Sourced from England’s oldest commercial vineyard (we are talking 1952), this blend of the Champagne grapes, Chardonnay, Pinot Noir and Pinot Meunier, is delicious, a fizz that manages to taste English while showing the complexity and nuances of a top Champagne. It’s chalky and dry, with subtle bubbles, hints of fresh pastry and citrus and a tapering finish: elegant, refined and understated.
A lees-aged blend of Chardonnay, Pinot Noir and Pinot Meunier from innovative producer, Chapel Down, this is a well-priced English fizz that delivers in the glass. Toasty and malty with refreshing acidity and a dry, savoury finish, showing fine bubbles.
A cuvée of Pinot Noir, Pinot Meunier and Chardonnay made on the South Downs by Irish winemaker, Dermot Sugrue, this is a complex, toasty, savoury fizz with fine bubbles, lots of yeasty, bready autolysis and a bone dry, tapering finish. A winery that deserves to be every bit as famous as Nyetimber, Camel Valley and Ridgeview.
Laithwaites only makes 999 bottles of this wine (spot the marketing spin), but it’s a pretty impressive English take on a Blanc de Blancs Champagne, with small bubbles, creamy autolysis and a bready, refreshing finish. The acidity is just a little raw perhaps.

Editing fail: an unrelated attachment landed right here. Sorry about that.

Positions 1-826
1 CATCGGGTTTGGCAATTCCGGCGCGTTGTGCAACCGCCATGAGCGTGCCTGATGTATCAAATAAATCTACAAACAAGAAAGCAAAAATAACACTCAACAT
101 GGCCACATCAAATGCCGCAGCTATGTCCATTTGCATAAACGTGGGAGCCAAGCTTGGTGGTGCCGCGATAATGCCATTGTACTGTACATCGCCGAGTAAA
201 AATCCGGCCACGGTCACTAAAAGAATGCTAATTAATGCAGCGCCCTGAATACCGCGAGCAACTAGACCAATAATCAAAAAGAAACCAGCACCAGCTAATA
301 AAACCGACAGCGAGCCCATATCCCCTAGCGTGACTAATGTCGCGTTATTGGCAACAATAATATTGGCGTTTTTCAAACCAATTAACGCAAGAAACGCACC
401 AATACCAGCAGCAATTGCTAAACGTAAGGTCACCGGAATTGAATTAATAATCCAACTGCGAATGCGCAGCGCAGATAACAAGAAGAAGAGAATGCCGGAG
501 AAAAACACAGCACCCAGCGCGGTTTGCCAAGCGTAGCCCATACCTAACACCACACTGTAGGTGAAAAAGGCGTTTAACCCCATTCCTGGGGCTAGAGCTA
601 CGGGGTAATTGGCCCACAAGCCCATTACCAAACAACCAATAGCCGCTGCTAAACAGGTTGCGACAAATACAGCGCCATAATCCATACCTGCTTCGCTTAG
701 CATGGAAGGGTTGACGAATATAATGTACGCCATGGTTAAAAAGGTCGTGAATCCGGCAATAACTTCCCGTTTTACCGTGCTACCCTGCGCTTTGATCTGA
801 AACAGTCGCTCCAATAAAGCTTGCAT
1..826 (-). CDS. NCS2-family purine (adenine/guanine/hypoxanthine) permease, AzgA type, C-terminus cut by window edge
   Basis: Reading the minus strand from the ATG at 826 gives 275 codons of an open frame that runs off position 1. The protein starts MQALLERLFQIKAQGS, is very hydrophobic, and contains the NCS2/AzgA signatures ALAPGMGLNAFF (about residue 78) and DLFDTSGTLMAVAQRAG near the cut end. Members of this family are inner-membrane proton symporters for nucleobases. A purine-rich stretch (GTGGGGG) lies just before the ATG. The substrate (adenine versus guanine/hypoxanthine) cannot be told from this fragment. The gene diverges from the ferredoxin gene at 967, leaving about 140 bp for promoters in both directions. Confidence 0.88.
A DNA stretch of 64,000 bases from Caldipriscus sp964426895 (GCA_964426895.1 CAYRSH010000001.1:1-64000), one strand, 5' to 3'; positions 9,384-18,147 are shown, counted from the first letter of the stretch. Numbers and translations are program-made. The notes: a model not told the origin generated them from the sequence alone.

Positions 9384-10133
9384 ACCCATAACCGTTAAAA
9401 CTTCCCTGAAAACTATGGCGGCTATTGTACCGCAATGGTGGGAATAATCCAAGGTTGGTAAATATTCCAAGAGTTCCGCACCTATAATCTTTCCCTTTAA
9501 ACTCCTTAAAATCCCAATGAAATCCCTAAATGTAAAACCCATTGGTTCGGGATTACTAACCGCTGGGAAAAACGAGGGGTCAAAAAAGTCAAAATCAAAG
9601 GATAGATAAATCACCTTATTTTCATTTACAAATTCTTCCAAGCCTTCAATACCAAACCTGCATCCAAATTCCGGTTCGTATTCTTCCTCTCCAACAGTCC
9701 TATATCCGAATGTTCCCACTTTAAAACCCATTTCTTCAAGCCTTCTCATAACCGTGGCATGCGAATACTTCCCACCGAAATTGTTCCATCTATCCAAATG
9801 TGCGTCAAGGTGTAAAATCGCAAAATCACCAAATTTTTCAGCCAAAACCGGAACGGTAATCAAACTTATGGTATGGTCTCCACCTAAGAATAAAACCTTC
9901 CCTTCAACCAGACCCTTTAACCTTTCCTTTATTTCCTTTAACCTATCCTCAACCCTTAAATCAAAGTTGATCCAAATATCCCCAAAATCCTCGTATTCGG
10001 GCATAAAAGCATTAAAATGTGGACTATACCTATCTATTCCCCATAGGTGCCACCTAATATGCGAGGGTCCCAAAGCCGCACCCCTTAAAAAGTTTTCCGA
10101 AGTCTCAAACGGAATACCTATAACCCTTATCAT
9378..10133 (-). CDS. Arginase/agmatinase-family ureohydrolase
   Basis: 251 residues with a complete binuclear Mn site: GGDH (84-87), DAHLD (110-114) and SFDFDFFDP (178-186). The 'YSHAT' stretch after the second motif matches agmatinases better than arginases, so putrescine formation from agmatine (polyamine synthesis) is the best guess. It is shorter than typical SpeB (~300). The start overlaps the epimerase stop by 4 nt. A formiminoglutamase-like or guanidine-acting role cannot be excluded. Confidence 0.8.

The focus is rightly on English sparkling wines, rather than the unfizzy stuff, but this fruit salad blend of five grapes is well worth trying, especially at only £6. It’s got that classic English bouquet of hedgerows and elderflowers, combined with some stony, minerally notes. On the palate it’s crisp and just off dry with crunchy acidity and bright grapefruit and green apple flavours. An excuse to buy British, or rather English.
Just when you were beginning to think that English fizz is a little over-hyped, along comes a stylish, well-priced number like this Pinot Noir-based cuvée. Coral pink in colour, showing some toasty, yeasty bottle development on the nose, small bubbles and a savoury, wild strawberry finish. One to baffle a French wine snob with.